The human pancreatic carcinoma cell lines BxPC-3 and CAPAN-1, the rat pancreatic carcinoma cell line AR42J and the human skin fibroblast cell line were obtained from the American Type Culture Collection (Rockville, MD, U.S.A.) The AR42J cells and the fibroblasts were grown in DMEM supplemented with 10 % (v/v) FCS. The CAPAN-1cell line was grown in IMDM supplemented with 10 % (v/v) FBS. The BxPC-3 cell line was cultured in RPMI containing 10 % (v/v) FBS. All culture media were supplemented with 50 U/ml penicillin and 50 μg/ml streptomycin. The cells were grown at 37 °C in a 5 % CO2 humidified atmosphere. Growing cells were checked for viability and confluence by light microscopy. The cells were detached by accutase according to the manufacturer’s recommendation.
Exposure of PC cell lines and fibroblasts to increasing concentrations of Hael
The three PC cell lines and human fibroblasts (pro well: 4 x 104 cells / 2 ml cell culture medium) were added to 24-well plates including the control and blank. After reaching subconfluence, the medium was removed and the cells were incubated with increasing concentrations of Hael (2 % - 32 %) containing in 2 ml of the corresponding cell culture medium for 24 and 48 h. The control cells were incubated with medium only.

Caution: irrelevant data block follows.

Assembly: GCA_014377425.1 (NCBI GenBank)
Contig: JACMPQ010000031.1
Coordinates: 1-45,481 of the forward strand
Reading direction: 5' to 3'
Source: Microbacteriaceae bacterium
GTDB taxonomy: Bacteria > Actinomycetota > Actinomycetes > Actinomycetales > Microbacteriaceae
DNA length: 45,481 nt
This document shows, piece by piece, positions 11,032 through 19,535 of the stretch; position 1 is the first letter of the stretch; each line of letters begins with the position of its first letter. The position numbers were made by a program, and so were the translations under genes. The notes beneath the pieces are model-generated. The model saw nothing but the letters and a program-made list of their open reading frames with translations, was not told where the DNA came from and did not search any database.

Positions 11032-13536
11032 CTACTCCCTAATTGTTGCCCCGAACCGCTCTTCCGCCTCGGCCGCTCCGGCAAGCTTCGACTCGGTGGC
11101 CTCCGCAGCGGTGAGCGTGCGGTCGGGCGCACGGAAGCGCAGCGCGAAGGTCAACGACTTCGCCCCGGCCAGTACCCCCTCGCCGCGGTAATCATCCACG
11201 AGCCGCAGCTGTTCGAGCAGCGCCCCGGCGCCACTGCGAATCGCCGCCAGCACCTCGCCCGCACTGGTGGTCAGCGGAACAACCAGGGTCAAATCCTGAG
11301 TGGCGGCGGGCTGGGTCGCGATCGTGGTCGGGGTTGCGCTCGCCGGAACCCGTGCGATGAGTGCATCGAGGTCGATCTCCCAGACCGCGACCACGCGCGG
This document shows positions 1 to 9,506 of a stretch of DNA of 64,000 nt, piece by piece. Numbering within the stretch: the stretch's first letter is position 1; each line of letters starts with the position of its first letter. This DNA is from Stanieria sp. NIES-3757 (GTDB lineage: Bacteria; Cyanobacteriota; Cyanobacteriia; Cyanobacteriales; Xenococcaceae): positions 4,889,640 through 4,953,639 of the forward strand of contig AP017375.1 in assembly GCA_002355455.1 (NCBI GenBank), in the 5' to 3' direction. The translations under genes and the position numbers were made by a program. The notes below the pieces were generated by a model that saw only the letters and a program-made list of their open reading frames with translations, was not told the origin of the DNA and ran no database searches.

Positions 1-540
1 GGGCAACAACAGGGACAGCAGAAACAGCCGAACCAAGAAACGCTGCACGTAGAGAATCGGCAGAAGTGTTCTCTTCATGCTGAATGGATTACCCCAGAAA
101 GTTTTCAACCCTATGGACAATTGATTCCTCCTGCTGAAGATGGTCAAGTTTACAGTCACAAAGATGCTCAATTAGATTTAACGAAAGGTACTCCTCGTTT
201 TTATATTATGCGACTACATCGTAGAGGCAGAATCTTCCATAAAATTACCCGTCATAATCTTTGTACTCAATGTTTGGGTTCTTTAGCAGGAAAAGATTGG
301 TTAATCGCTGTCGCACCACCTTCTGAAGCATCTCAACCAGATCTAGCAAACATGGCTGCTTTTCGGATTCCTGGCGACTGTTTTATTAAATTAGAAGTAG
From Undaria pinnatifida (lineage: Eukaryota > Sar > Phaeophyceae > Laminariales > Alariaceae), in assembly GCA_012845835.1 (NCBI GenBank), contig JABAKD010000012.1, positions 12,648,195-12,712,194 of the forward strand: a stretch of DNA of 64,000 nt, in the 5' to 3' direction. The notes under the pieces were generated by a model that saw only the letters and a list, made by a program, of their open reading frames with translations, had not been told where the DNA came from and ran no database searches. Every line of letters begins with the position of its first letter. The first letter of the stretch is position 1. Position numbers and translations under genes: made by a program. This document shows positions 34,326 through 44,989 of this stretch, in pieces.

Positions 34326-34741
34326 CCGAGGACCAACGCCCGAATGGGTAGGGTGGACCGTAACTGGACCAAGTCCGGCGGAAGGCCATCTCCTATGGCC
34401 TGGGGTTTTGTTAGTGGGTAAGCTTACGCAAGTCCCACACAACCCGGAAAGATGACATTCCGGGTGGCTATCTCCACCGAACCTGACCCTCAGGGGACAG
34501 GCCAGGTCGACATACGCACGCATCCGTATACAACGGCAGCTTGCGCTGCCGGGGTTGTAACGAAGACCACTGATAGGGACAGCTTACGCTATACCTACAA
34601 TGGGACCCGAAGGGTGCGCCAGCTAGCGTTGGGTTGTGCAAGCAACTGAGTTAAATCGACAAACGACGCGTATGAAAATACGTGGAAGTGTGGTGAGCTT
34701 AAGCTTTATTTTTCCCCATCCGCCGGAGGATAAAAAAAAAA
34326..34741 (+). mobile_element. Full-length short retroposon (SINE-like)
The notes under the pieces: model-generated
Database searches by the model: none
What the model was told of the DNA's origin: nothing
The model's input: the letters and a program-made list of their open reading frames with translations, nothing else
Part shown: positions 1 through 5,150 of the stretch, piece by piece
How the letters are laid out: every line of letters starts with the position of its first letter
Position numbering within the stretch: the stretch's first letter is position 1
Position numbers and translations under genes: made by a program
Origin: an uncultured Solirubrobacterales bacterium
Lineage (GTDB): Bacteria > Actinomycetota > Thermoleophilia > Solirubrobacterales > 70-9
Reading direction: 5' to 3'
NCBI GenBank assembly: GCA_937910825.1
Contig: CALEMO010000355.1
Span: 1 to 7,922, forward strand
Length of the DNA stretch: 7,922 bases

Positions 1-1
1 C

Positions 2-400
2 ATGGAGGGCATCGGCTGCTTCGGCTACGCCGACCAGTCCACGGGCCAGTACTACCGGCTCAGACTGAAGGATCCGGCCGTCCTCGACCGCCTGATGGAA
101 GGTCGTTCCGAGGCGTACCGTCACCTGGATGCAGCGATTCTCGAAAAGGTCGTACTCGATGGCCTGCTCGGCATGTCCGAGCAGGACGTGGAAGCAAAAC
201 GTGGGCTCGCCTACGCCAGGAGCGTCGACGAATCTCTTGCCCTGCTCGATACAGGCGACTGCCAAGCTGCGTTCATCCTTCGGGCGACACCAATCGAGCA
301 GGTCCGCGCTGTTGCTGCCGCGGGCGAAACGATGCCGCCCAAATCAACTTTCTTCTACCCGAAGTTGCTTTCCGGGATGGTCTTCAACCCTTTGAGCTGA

Exposure of PC cell lines and fibroblasts to 8 % Hael in combination with calpain inhibitors
The three PC cell lines and human fibroblasts (4 x 104 cells/2 ml cell culture medium) were incubated with 8 % Hael in the presence or absence of the calpain inhibitor PD150606 (20 μM) or the Ca2+ chelator BAPTA-AM (10 μM) for 24 h. The inhibitors were dissolved in DMSO for a final concentration of 1 %. Control and Hael-treated cells without inhibitor were incubated with vehicle.
Determination of cellular viability
After termination of the experiment, cell membrane damage was assessed by measuring the release of lactate dehydrogenase (LDH) into the incubation medium using the LDH test kit and Synchron LX 20 analyzer from Beckman Coulter (Krefeld, Germany).
Cell proliferation assay
To characterize cellular proliferation rate, the WST-1 assay was used. The WST-1 assay is based on the cleavage of the tetrazolium salt WST-1 in viable cells only, leading to the formation of a soluble formazan salt, which can then be measured photometrically. After termination of the cell culture experiment, the cells were washed twice with PBS, and 50 μl WST-1 in 500 μl cell culture medium was added. After 2 h, the absorbance was measured at 450/600 nm using a Benchmark Plus microplate reader (BioRad, Munich, Germany).
Detection of apoptotic cells by the in situ cell death detection kit, POD
Apoptosis leads to cleavage of genomic DNA. For apoptosis detection, these strand breaks can be identified by labeling free 3’-OH termini with modified nucleotides in an enzymatic reaction using the in situ cell death detection kit, POD. Cells were cultured in culture slides (BD Biosciences, Bedford, MA, U.S.A.) and incubated with or without 8 % Hael for 24 h. Thereafter, they were fixed with fixation solution for 2 min on ice. In the next step, 50 μl TUNEL-POD was added. The chamber was closed and incubated for 30 min at 37 °C. After three washing steps with PBS, 50 μl substrate solution was added which was followed by a 10 min incubation period at RT. Thereafter, the cells were visualized under a transmission light microscope.